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Press

 

Indie-Music.com review of "Closer to the Surface" ©2009 by Barney Quick - October 2009  Indie-Music_Review.pdf

Sault Star Feature Article by Angie Gallop - July 2008   Sault_Star_Feature_2008.pdf

Chicks Rock Intervew - February 2007  Chicks_Rock_Interview.pdf

Stone Magazine Article by Ashley Hamilton - September 2006  Stone_Magazine_sept.06.pdf

Older news...

Review from StarPolish.com – October 2003

Jen Porter’s piano-driven, bluesy rock has a very distinctive 70’s art-prog sound. This is partly owed to the flute accompaniment on “How It Feels,” which always reminds me of Jethro Tull. Jen has a true Janis Joplin feel to her deep, soulful, very rocking voice; but you will also hear qualities of both Natalie Merchant and Tori Amos in her phrasing. “How It Feels” has a jazz swing to the beat because of her drummer’s time keeping on his hi-hat, and that adds a nice texture to this very appealing performance of a perfectly arranged song. And how can you find any fault with a woman who apparently held a crowd of 40,000 Detroit Pistons fans in rapt awe as she performed an acapella version of the National Anthem. She definitely has a voice with commercial appeal and a great band. Her songs may be a bit too good for the radio (i.e. too complex), but with more mainstream material (maybe working the Norah Jones vein) there’s no reason she couldn’t be huge.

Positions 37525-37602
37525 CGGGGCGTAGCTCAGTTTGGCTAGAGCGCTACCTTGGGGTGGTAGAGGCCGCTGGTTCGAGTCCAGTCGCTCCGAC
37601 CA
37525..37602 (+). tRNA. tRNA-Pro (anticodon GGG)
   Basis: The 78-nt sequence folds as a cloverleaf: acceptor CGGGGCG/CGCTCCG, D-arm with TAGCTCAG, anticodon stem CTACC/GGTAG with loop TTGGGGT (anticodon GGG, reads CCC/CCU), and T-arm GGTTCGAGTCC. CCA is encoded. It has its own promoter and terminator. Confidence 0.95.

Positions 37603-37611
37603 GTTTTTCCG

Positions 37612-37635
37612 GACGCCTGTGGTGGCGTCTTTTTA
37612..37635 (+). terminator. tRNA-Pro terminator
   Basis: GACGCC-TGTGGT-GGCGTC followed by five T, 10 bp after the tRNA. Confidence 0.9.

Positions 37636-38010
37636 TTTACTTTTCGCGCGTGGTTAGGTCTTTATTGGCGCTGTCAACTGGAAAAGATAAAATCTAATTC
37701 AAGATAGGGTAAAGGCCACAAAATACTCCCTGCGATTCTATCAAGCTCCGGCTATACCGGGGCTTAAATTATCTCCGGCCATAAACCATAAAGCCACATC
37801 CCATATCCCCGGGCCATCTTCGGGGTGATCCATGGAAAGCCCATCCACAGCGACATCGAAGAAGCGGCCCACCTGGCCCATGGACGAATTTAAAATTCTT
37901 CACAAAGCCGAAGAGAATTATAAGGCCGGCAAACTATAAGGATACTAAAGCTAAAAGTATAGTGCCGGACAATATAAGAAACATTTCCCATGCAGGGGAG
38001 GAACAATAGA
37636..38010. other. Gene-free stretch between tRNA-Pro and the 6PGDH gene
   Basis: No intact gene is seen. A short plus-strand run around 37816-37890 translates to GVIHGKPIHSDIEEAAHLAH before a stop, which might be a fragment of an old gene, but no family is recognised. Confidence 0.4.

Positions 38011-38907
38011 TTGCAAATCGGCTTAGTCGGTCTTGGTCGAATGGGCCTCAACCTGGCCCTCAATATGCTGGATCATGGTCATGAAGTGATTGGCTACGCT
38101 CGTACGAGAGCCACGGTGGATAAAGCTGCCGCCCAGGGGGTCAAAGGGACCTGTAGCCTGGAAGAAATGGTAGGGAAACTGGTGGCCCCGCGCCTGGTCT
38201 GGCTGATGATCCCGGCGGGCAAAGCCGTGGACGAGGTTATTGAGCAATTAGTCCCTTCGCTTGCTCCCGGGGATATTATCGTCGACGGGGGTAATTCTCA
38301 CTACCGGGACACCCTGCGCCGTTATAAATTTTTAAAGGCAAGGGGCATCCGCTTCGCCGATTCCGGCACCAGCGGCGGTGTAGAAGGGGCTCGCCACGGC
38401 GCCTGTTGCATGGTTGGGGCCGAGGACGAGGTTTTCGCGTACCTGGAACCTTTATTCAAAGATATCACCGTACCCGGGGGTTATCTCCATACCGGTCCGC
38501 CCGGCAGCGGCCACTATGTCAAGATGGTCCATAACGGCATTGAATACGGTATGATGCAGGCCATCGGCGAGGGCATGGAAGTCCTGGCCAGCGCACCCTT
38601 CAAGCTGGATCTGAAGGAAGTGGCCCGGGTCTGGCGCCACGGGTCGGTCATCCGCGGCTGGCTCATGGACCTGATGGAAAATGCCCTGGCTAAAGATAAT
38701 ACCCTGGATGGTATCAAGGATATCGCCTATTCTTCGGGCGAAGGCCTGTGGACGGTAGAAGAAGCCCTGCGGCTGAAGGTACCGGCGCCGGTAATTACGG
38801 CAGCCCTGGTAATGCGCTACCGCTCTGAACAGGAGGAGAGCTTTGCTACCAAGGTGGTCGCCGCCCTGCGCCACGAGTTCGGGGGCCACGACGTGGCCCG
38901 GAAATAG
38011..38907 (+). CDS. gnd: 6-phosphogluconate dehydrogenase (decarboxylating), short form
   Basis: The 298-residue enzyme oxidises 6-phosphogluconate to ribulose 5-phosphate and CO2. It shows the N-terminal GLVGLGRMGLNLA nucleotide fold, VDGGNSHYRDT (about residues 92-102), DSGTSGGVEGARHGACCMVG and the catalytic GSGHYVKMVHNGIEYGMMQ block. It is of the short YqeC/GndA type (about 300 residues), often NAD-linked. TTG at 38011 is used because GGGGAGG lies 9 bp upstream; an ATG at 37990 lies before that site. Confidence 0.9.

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CD Review from RedIsAllTheRage.com (no longer live) of an EP released between Faces ©1999 and It’s About Time ©2002 - June 2002

Jen Porter is a female singer songwriter from Chicago that plays piano rock like… well…rock. All of the songs included on The Jen Porter Project - consisting of three songs from Porter’s debut album Faces and two songs from her sophomore album scheduled for release summer/fall 2002 - move with a soulful groove that’s been long missing in modern piano rock’s progressive leanings. It is hard to pinpoint Porter’s influences, although one has a feeling that if Carly Simon and Stevie Nicks played piano the resulting sound would be similar to that of Jen Porter’s. “Shakespearean Tragedy” is a dramatic ballad formed from piano, strings, and bursts of percussion accompanied by strong vocals. We venture a guess that piano great Elton John influenced this one. On “Ray” and “These are the Days” Porter turns to a lighter sound reminiscent of a certain rock style prevalent in the 70’s or even Sheryl Crow pre “Soak up the Sun”. Porter’s vocals alone are strong enough to carry the whole album (a talent she proudly exhibits on “Last Night”) and with the addition of piano parts that truly rock, The Jen Porter Project reveals Porter as an up and coming talent to be recognized.

 

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